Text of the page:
A few days ago I watched a video clip called The Agony of Instagram. Click on the link if you want to watch it for yourself. It's basically another story about social media envy, which we've all heard many times over. This time they're saying it's not from Facebook or Twitter, but from Instagram. That caught my attention because I am fairly new to Instagram. I was very much a late-comer to that site, and I didn't join until a long time after most of my friends did. However, being the photo-freak I am, I quickly passed up most of my friends in posting. As you can see above, I've put up 2,771 pictures. I'm sure that number will be higher by the time you actually read this blog. I kind of like taking photographs ... well, duh.
The video talks about people being jealous when it comes to seeing friends posting particularly good pictures of family photos, dinner spreads, etc. Do you feel that way? I don't. I'm not jealous of anyone's photos. Well, maybe when I see the lead singer of the Red Hot Chili Peppers with his way-to-young-for-him model girlfriend ... but that's another story. I love seeing people's photos, and it doesn't matter if they're perfect or not. The ones that are perfect looking just impress me. I'm more like, "Dang, that's a great shot!" If anything, it makes me want to try harder to improve my own photography skills — not make me jealous thinking my friends are better photographers or that they have nicer things. And besides, what's nice to one might not be as nice to another. I have friends with beautifully decorated Christmas trees with antique ornaments. Mine is filled with kids' crafts. I saw friends post gorgeous Thanksgiving tables with exquisite, fine china. Mine had paper plates and pine cone turkeys. What IS perfect anyway?
Not everyone feels the same way. I'm sure there is a huge percentage of people on Instagram who aren't into photography at all. I'd bet there are many who just like snapping a quick picture and posting it. There are the professionals though, and each image they post is a work of art. I see a lot of those, but I'm not jealous, I'm more often impressed. Photography is just as much of an art-form as it is a skill. Most photographers take dozens of photographs just to get one they're satisfied with. I certainly wouldn't call myself a photographer in any professional sense of the word — it's a hobby for me. I joke and call myself an Indoor Wildlife Photographer because some of my best shots are taken from inside the house through a dirty window. Others are taken from the passenger seat of our car while we're driving 70mph. The trick is editing them to make them look cool. Like any other photographer, I often take many pictures just to get one that I'll post. The same goes for "selfies" (I hate that word), and often times I take dozens before I get one I'm actually willing to put up. Do I use filters to make them look better? Of course. Who wouldn't want to look like they have perfect skin over a bunch of freckles?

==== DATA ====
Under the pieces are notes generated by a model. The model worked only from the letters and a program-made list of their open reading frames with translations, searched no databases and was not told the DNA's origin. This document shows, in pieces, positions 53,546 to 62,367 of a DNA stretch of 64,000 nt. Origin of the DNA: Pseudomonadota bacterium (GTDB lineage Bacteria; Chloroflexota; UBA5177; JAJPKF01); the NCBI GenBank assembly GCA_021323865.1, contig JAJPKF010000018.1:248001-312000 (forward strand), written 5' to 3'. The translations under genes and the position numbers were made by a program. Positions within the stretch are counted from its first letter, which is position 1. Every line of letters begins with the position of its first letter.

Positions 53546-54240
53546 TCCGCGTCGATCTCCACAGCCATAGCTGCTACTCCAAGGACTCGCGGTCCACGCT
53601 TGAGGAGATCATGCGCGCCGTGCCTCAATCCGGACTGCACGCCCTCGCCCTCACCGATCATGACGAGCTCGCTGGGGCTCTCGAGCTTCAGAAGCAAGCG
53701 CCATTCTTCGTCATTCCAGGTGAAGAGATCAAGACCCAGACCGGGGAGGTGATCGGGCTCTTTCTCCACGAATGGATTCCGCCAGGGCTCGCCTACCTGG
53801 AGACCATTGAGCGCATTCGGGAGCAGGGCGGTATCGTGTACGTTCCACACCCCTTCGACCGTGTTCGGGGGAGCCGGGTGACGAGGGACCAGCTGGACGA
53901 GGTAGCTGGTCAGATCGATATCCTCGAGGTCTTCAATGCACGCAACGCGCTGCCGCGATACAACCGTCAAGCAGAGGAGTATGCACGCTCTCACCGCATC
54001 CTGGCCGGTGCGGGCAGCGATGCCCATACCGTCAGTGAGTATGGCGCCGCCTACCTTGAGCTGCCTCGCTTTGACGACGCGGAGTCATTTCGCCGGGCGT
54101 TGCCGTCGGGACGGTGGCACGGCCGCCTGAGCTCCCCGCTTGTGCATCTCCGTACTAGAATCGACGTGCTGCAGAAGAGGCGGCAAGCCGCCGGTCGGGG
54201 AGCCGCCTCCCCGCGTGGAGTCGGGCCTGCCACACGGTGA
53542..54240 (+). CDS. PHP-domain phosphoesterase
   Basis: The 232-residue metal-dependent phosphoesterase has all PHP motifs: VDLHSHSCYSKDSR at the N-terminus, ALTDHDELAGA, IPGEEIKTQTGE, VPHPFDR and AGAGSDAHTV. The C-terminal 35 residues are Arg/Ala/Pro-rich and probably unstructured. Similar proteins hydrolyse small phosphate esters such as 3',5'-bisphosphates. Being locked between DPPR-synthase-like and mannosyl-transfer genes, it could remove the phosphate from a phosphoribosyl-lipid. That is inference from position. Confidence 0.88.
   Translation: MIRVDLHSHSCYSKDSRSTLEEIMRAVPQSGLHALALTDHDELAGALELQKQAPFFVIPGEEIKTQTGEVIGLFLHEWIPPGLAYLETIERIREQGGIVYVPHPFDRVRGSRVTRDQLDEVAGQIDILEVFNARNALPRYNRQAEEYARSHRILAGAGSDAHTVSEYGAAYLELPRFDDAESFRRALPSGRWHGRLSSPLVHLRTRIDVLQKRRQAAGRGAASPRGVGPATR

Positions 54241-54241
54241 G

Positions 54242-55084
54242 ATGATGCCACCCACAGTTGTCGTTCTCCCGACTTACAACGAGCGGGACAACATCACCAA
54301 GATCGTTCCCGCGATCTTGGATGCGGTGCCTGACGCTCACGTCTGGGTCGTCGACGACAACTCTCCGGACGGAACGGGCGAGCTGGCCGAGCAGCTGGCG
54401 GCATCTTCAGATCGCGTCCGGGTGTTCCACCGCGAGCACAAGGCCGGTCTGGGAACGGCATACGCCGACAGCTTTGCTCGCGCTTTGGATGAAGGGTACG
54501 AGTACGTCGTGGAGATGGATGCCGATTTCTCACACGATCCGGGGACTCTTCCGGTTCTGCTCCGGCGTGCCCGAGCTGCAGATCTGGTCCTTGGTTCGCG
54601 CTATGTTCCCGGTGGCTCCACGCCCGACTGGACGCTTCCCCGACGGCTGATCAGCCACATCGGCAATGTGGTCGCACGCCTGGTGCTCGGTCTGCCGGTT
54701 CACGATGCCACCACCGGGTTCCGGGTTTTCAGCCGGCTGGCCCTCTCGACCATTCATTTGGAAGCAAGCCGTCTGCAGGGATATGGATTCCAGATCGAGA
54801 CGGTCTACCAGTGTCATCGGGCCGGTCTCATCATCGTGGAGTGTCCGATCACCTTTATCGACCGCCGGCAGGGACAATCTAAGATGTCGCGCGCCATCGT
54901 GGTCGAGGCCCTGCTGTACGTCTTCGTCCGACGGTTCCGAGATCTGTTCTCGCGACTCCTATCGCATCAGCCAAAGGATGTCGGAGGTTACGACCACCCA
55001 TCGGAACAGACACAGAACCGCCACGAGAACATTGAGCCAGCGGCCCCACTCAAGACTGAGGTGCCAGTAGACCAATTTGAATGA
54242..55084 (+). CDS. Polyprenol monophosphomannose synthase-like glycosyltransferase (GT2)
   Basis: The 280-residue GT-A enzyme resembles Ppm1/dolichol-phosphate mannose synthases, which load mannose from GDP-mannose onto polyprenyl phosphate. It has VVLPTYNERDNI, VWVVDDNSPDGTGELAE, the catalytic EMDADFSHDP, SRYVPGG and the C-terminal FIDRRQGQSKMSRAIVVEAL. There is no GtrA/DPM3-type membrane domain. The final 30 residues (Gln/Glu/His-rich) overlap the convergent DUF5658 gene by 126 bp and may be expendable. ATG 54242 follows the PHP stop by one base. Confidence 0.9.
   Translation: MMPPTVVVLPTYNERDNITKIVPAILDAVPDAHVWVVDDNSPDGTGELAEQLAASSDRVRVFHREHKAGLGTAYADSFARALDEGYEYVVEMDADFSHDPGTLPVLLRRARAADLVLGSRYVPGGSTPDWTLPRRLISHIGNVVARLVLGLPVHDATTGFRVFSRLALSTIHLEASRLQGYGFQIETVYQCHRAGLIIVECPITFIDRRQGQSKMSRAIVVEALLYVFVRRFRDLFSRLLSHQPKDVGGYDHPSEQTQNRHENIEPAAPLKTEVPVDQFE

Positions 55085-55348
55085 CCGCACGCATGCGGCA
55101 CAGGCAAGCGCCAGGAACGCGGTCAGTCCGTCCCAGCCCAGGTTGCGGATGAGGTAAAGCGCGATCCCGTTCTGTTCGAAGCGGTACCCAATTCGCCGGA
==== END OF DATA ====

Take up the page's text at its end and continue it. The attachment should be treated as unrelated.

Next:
The video talks about FOMO, which stands for the Fear Of Missing Out. Just the fact that someone is being paid to study this makes my head spin. It makes me wonder where the money came from — tax-payers, probably. It's interesting how they say young men are the most affected by FOMO, but the guy doing the study doesn't really know why. I did like how the co-founder of Flickr said, "Social software is both the creator and the cure of FOMO. It's cyclical." I thought that was a very interesting comment, and certainly a much glass-half-full way of seeing things, verses the Oxford study that focused only on the negative.
I've had people tell me things about my pictures, such as how great my hair looks. Yeah, it did for that one particular shot, which is why I posted that one. Or, how nice and clean my house looks. I'm not a neat-freak, but I certainly won't post a photograph of my living room when it's trashed, which is usually is. Or, how perfect looking my Christmas tree is. Lighting, angles, and filters are wonderful things, aren't they? So, this whole jealousy thing is silly to me. Maybe it's not to others, but it is to me. What might look like a "perfect photo" to one person usually isn't. Some people just try harder to make it appear that way. Is that fake or giving a false sense of something? Maybe ... maybe not. Go look at any magazine and I bet you what you see isn't really how it was when they photographed it.
What do you think — do photographs make you jealous or feel like you're missing out?